Social Media Myths and Facts

Counter to popular opinion, “engaging in the conversation” (i.e. tweeting, commenting on blogs and posting status updates) on social networking sites like Facebook and Twitter isn’t the best way to gain exposure through social media. Posting links to interesting content is. So says social media expert and author Dan Zarella. According to him, there’s a positive correlation between Tweeting lots of links and having many followers.  In his book,  Zarrella’s Hierarchy of Contagiousness: The Science, Design, and Engineering of Contagious Ideas, Mr Zarella debunks common myths around what gets you noticed on social media. Here are just a few of the ideas from his book to keep in mind as you market your business through social media.

Getting People to Share Your Content
Posting links to interesting content that is passed from reader to reader (or viewer to viewer, if it’s a video) is an excellent way of gaining exposure—the first step in generating new leads. But publishing your content and posting links is only half the story, the second part requires that your audience share your content with their contacts.

Common sense would lead one to believe that if the content is good enough it will be shared. Yet, not all good content gets read, and often sub par content goes viral. Here from  Dan Zarella’s Hub Spot webinar, some interesting ideas to help your content spread.

  • Don’t talk about yourself. Just like in real life, people aren’t that interested in hearing other people talk about themselves online either. And as the webinar shows, the data bears this out, “Re-Tweets” have less self-reference than content that isn’t “Re-Tweeted.”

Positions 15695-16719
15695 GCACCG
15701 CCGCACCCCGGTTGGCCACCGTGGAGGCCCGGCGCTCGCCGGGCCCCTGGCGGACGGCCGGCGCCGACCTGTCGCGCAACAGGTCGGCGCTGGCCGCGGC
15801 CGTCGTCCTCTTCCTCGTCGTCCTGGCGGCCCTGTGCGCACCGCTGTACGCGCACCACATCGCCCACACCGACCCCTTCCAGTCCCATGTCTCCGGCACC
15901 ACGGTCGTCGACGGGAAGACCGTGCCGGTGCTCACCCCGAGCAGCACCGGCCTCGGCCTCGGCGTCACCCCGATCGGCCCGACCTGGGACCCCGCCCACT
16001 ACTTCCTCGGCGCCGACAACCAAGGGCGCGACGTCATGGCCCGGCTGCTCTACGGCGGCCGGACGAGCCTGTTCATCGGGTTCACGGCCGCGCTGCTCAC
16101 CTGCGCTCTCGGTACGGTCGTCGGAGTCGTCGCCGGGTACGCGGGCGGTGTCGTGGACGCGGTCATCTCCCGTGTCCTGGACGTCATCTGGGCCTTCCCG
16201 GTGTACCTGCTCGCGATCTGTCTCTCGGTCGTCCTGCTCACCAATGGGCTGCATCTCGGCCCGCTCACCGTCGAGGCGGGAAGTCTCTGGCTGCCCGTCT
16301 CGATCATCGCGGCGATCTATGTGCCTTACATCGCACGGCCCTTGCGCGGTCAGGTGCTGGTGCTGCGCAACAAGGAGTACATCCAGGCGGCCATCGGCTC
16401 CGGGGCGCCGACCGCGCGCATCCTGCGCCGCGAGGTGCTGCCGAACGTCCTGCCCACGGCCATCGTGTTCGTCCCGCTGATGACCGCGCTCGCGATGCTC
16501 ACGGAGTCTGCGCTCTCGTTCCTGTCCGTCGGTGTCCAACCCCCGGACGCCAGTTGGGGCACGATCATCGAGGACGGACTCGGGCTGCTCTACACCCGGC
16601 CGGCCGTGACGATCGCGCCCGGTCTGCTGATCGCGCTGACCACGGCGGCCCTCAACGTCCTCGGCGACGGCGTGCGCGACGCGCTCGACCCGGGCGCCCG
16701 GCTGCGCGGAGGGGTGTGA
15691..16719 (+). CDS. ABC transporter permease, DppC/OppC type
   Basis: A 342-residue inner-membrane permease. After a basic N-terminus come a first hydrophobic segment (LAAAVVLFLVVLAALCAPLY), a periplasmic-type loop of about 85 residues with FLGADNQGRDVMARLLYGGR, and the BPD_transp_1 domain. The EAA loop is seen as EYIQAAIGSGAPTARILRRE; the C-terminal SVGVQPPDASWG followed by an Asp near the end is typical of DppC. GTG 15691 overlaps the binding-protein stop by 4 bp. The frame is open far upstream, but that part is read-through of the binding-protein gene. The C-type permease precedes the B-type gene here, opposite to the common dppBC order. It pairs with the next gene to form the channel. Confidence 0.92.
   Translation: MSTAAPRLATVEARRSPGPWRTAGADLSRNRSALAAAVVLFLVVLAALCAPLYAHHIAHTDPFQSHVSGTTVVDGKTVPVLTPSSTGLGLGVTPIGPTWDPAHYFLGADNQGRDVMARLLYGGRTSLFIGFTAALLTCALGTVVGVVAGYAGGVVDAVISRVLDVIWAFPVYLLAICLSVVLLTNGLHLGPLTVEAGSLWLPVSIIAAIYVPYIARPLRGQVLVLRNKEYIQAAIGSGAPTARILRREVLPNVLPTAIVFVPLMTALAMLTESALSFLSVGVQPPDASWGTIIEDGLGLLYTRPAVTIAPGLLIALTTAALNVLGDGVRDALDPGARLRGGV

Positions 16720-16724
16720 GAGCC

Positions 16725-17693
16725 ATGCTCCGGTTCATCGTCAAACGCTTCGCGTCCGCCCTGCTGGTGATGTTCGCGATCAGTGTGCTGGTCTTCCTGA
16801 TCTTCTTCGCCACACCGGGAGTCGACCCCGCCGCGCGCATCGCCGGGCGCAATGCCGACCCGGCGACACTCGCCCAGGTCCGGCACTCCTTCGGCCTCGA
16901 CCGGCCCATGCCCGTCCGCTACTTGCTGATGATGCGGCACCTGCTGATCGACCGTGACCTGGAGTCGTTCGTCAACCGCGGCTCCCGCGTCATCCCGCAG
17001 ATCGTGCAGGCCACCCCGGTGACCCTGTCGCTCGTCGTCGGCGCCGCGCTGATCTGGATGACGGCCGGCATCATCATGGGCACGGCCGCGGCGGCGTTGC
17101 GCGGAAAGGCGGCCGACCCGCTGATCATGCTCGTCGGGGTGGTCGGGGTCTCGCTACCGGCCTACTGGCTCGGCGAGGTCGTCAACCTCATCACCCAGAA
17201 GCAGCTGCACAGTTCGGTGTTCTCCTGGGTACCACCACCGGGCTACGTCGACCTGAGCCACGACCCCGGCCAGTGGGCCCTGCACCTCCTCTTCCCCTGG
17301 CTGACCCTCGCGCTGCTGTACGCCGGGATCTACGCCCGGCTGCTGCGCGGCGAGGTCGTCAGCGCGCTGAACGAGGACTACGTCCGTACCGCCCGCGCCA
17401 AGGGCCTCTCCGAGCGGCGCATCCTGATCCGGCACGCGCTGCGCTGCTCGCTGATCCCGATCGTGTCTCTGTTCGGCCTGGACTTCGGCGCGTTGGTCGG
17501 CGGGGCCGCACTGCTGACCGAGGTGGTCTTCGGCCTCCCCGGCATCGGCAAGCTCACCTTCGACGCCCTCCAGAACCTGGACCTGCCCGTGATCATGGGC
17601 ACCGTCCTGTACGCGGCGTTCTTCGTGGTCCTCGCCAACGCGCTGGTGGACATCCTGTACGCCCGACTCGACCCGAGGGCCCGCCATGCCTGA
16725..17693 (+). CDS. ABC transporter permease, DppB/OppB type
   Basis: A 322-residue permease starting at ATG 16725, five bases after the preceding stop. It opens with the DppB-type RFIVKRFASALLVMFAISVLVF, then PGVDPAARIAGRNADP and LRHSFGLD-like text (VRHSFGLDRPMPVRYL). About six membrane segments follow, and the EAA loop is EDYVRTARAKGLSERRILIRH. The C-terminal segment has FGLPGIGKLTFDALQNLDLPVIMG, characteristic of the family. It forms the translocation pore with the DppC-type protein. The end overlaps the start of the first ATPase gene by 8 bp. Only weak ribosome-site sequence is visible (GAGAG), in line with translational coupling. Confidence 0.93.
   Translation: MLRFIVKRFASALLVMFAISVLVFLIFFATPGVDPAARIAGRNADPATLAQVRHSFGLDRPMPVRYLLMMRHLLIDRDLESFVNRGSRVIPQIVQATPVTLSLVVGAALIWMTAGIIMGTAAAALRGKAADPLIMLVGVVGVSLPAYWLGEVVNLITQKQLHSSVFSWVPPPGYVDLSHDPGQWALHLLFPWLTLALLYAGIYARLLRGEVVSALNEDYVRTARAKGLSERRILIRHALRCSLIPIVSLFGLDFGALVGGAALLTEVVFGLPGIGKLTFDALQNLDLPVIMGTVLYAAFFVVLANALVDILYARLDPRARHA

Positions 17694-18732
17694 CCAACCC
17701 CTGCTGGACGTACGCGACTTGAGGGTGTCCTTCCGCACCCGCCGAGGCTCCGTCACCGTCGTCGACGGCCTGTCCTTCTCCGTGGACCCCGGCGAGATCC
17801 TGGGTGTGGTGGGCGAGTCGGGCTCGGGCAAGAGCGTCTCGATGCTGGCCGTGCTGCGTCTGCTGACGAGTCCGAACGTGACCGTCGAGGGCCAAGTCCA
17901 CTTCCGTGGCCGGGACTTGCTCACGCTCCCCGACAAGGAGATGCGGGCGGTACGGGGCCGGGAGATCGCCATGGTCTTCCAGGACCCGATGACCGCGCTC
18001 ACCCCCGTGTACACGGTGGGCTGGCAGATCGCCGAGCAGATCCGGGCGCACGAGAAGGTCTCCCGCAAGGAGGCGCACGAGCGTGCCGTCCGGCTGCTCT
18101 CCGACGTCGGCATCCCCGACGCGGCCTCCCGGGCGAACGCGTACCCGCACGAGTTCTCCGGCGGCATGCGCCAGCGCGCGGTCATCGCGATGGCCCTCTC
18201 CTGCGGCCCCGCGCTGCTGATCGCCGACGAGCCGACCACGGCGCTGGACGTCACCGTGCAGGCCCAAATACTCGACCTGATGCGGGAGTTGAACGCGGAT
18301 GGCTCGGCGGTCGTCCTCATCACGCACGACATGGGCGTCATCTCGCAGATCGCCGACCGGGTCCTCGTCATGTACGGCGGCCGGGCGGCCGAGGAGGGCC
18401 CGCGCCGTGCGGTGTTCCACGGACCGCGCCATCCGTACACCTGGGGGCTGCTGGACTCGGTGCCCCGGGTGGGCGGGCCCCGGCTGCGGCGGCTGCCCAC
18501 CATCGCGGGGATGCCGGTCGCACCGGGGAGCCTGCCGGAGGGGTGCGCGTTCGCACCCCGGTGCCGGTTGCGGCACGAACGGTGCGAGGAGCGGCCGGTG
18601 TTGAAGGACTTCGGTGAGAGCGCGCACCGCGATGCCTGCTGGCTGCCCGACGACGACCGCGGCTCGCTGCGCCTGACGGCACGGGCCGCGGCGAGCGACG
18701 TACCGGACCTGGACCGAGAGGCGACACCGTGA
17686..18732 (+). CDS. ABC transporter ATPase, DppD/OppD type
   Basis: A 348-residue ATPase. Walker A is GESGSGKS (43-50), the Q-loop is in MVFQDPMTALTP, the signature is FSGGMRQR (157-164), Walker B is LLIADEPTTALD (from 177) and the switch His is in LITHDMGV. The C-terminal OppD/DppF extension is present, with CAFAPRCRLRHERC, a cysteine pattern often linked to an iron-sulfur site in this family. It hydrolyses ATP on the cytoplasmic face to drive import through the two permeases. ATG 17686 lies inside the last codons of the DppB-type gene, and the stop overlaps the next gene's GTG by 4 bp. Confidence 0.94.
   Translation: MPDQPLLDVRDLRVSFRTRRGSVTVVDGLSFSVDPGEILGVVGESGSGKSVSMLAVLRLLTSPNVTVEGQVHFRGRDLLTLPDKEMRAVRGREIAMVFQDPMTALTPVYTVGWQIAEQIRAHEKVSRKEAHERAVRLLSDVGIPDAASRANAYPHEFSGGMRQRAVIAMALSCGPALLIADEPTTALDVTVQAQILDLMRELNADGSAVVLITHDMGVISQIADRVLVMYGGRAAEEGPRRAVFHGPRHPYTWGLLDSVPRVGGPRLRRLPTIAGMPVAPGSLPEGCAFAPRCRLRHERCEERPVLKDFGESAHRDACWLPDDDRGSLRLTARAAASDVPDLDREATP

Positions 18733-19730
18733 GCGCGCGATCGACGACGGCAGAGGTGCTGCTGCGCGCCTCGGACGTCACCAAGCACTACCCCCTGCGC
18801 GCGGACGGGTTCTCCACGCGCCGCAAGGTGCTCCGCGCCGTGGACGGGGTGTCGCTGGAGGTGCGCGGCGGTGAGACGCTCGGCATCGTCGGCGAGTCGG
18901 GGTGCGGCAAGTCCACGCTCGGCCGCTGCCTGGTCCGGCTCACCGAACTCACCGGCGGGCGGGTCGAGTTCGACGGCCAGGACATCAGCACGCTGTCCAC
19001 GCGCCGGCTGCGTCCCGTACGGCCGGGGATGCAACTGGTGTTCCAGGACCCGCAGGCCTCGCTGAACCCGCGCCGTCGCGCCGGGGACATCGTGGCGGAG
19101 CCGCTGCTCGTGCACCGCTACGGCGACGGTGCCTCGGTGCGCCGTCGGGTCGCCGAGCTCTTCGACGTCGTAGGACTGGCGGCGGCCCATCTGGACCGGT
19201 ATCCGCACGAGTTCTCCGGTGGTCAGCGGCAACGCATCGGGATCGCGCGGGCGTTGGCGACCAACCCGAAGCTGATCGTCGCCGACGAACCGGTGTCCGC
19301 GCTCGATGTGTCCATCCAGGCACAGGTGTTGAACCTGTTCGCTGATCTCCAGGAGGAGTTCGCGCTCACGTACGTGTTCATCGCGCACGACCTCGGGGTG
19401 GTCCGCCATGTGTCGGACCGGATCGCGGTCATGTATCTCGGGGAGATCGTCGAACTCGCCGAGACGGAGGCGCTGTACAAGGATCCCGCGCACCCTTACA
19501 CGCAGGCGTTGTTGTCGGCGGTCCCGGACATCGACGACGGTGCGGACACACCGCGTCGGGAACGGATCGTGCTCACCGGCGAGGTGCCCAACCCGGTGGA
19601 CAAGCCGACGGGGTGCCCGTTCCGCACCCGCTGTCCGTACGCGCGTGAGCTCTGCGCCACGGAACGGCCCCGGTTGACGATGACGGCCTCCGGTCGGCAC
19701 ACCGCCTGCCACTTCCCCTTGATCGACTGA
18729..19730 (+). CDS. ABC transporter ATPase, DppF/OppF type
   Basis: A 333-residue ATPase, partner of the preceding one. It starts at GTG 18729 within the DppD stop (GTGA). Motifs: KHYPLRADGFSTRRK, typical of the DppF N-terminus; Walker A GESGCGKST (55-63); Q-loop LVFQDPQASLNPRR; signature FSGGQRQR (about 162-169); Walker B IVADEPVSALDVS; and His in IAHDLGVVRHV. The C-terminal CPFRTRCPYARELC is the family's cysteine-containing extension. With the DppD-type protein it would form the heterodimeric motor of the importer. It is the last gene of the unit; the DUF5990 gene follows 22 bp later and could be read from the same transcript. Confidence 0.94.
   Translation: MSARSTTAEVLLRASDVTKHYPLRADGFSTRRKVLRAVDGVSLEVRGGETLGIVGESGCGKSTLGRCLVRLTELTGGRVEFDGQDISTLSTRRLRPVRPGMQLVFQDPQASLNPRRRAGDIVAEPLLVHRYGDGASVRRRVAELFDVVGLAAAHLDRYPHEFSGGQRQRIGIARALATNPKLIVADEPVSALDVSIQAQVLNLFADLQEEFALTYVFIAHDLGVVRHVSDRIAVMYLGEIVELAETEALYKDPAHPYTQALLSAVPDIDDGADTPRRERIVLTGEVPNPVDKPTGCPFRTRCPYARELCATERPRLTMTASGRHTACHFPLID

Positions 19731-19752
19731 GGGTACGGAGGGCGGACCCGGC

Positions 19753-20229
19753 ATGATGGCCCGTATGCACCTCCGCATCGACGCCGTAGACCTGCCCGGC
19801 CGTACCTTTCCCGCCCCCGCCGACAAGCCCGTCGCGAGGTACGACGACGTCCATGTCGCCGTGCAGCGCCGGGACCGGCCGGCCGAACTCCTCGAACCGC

• Keep it readable. Online you need to mind your reading level. Meaning is your writing more easily understood by a PhD or a fifth grader? While we all like to sound smart—and no doubt you are an expert in your field, the fact is content written at a lower reading level is shared more. This doesn’t mean you have to dumb down your content, it just means you need to keep it simple by using clean sentence structures, and language. Basically, a fifth grader should be able to read it.
  • Use more verbs and nouns. This relates to the tip above. Flowery adjectives just don’t go over that well online. Direct verbs and nouns get the job done in terms of getting people to share your content.
  • Include calls to action. Online it’s important to tell people what to do. If you want someone to share your content, you’re best of telling them to. In fact, Mr Zarella’s research shows that content that says “Please Re Tweet” gets shared 4 times more than content that  doesn’t include the popular call to action. Interestingly, “Please Re Tweet” gets shared 3 x more than content that says “Please RT.”

And ending on a positive note, you’ll be pleased to know that positive content is shared far more often than negative content. So please, do remember to be positive when sharing yourself with the world. And, of course, please do share this post with others.

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